Wilmington & Weldon Railroad Company v. King - 91 U.S. 3 (1875)
U.S. Supreme Court
Wilmington & Weldon Railroad Company v. King, 91 U.S. 3 (1875)
Wilmington & Weldon Railroad Company v. King
91 U.S. 3
1. Contracts made during the war in one of the Confederate States, payable in Confederate currency, but not designed in their origin to aid the insurrectionary government, are not, because thus payable, invalid between the parties.
2. In actions upon such contracts, evidence as to the value of that currency at the time and in the locality where the contracts were made is admissible.
3. A statute of North Carolina of March, 1866, enacting that in all civil actions
"for debts contracted during the late war in which the nature of the obligation is not set forth nor the value of the property for which such debts were created is stated, it shall be admissible for either party to show on the trial, by affidavit or otherwise, what was the consideration of the contract, and that the jury, in making up their verdict, shall take the same into consideration and determine the value of said contract in present currency in the particular locality in which it is to be performed, and render their verdict accordingly,"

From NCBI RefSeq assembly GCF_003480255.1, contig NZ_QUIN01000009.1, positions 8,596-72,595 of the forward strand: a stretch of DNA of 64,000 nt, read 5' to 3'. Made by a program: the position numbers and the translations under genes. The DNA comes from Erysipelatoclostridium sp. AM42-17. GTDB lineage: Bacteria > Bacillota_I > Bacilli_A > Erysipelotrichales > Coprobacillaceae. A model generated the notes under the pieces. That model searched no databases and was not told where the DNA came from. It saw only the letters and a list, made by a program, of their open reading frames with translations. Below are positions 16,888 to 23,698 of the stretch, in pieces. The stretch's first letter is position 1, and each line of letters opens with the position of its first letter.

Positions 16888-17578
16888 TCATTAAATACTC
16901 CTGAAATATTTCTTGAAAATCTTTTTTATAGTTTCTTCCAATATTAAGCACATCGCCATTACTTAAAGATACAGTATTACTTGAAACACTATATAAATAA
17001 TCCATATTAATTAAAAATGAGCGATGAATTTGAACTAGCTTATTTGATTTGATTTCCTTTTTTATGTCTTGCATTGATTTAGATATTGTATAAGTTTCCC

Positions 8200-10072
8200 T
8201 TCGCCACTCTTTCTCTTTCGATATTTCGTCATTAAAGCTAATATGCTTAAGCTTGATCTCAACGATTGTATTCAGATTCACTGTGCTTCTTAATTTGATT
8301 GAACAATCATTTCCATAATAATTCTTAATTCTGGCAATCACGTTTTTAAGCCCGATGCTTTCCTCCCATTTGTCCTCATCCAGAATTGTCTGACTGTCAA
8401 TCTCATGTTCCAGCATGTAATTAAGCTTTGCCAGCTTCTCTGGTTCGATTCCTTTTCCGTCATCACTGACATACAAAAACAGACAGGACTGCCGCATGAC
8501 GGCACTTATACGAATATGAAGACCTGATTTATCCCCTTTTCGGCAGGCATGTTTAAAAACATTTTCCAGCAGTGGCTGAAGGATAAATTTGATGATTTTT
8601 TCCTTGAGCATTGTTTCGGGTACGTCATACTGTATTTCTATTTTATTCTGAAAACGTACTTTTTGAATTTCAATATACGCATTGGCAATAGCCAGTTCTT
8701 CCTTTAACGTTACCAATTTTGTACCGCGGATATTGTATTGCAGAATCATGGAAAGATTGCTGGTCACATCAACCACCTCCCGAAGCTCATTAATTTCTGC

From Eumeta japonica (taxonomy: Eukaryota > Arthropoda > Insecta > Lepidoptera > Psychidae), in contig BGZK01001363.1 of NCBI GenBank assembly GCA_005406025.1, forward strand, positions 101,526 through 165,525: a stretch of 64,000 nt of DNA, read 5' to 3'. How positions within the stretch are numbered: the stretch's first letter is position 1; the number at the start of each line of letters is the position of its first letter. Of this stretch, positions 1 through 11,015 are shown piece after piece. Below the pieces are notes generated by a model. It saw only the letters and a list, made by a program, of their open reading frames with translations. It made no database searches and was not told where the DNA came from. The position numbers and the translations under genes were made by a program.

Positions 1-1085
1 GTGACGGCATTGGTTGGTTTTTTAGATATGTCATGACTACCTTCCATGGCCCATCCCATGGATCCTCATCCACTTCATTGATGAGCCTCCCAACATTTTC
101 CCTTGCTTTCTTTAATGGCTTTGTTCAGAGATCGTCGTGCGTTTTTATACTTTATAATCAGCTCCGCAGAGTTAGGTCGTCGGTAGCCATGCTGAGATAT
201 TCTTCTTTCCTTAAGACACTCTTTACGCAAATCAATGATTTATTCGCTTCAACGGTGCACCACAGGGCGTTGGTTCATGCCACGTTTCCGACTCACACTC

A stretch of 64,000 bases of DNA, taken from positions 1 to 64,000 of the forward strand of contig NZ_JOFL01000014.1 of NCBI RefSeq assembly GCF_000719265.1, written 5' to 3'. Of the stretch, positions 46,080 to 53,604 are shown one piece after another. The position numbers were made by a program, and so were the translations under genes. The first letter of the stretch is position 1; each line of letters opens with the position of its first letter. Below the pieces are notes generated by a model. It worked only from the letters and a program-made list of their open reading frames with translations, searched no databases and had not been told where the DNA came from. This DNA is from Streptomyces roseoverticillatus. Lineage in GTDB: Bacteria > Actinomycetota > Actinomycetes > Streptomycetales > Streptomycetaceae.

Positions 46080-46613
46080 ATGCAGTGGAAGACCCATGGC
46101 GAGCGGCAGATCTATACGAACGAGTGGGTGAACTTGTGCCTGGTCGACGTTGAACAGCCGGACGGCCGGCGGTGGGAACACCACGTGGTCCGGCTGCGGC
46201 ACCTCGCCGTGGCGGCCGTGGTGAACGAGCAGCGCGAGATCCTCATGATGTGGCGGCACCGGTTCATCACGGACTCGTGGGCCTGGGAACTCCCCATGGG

insofar as the same authorizes the jury in such actions, upon the evidence thus before them, to place their own estimate upon the value of the contracts instead of taking the value stipulated by the parties, impairs the obligation of such contracts, and is therefore within the inhibition upon the state of the federal Constitution. Accordingly, in an action upon a contract for wood sold in that state during the war at a price payable in Confederate currency, an instruction of the court to the jury that the plaintiff was entitled to recover the value of the wood without reference to the value of the currency stipulated was erroneous.